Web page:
That’s why the vibrating wristband could prove to be such a valuable tool. The device vibrates when the wearer approaches their chosen stop, with some designs incorporating a Bluetooth device that links up with the driver’s touchscreen or ticket machine.

Through further development and increased cooperation with transit companies, wristband technology could go on to redefine the travel experience for millions of people.

Wristband technology to increase accessiblity on transport

Audio-visual information

Navigating transport can be a major challenge for anyone. For those with learning difficulties, these challenges can be exacerbated by difficulties in understanding timetables and fact-sheets.

That’s why Mencap, the UK-based learning disability charity, has produced a series of factsheets aimed at helping those with learning disabilities understand and navigate the public transport system. The fact-sheets come in an easy-read format and cover every aspect of travel, including how to find your nearest transit station; how to request assistance in advance of a journey; entitlement to discounts; and overall accessibility of different transport types.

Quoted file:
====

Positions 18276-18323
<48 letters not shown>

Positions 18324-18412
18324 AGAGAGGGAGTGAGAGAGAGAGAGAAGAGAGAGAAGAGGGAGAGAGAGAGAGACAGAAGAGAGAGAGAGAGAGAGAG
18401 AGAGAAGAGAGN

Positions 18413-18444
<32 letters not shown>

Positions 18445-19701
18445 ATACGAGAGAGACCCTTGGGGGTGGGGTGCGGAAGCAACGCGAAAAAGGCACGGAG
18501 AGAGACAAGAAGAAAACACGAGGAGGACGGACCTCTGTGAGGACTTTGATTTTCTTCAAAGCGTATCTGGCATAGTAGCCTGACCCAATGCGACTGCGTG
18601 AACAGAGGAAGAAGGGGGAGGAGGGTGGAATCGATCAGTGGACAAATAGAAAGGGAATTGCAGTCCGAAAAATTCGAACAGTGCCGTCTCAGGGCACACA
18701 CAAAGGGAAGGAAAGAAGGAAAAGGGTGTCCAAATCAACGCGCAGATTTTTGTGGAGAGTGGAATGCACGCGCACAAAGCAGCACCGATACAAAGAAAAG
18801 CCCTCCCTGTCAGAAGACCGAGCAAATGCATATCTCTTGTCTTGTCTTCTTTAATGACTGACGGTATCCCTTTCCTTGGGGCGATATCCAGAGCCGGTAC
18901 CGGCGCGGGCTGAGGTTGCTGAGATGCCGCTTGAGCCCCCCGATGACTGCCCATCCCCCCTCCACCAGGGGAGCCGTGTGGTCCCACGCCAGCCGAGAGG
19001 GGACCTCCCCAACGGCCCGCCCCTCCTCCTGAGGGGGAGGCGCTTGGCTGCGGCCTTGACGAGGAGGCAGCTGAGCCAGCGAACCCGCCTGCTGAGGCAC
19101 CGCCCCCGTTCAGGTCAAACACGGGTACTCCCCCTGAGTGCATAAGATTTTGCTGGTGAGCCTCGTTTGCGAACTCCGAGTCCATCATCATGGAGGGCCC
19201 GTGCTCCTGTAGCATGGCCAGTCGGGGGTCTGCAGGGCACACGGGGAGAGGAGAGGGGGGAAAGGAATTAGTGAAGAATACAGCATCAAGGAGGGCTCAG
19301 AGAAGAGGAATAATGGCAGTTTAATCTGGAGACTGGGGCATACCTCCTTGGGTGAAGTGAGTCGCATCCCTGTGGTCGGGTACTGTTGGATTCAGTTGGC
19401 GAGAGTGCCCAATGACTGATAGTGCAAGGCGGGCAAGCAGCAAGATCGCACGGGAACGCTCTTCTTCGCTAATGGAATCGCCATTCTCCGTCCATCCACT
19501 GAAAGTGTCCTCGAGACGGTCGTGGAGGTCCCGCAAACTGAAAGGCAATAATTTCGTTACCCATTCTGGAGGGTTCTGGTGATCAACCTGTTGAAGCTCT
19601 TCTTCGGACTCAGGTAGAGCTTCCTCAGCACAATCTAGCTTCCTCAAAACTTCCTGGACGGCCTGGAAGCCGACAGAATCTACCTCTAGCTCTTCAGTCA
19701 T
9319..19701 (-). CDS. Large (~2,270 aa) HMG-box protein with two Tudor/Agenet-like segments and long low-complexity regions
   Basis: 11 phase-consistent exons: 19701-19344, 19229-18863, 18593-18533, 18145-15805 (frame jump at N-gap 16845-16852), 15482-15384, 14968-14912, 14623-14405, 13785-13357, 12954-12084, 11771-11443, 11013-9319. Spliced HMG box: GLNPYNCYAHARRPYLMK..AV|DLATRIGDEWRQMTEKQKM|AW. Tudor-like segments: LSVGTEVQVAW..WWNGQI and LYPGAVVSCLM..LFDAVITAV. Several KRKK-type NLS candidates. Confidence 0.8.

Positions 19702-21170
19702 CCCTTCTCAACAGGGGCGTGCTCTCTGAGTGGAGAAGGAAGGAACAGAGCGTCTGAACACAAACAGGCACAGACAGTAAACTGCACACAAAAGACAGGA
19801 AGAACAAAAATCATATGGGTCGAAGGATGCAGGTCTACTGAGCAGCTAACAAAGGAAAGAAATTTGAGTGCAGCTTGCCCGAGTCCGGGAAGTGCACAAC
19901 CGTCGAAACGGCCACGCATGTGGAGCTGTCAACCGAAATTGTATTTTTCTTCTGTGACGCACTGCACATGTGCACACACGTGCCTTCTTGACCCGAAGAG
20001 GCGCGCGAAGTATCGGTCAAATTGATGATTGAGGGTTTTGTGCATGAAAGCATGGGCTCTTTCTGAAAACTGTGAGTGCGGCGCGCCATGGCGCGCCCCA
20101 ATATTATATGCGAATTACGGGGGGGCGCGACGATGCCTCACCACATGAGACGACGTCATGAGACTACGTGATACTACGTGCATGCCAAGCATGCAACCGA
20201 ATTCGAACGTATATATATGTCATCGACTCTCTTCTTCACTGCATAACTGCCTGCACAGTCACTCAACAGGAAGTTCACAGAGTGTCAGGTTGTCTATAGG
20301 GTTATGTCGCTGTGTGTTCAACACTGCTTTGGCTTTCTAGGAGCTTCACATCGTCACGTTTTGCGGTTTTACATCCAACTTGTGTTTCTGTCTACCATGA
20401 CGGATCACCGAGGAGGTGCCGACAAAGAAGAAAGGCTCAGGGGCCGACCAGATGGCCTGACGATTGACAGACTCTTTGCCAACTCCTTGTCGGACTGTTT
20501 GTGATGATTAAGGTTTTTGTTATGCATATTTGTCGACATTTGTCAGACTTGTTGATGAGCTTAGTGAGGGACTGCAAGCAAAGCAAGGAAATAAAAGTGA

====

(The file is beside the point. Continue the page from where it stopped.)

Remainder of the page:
Outside the hustle and bustle of major cities, audio-visual information on transport is still heavily lacking. Compliance with PSVAR legislation is a requirement, but with rural and suburban public transport facing consistent funding issues, operators often lack the resources to retrofit their vehicles.

Speaking last year at a Lords debate on bus services, Baroness Jane Campbell argued that increased access for disabled passengers providing audio-visual (AV) announcements on buses would open up travel not only to people with visual impairments but also to those such as people with dementia, autism, learning difficulties and mental health conditions.

Onboard bus aisle with audio visual notifications

Smart Apps

Ride-sharing app Uber introduced the UberWAV app for wheelchair users back in 2016, although just like the company, the service has attracted criticism from some. For those looking to use public transport, however, more options are becoming available as developers look to better integrate new technologies with the surrounding environment.

Features like ramps and ‘kneeling vehicles’ now feature as standard for most modern coaches, while tactile paving helps alert people to where a tram or trains’ doors will open, making it easier for the visually impaired to find their carriage.

Apps like the Voice Dream Reader convert text-to-speech, and vice versa, to assist with communication for those with physical and learning challenges.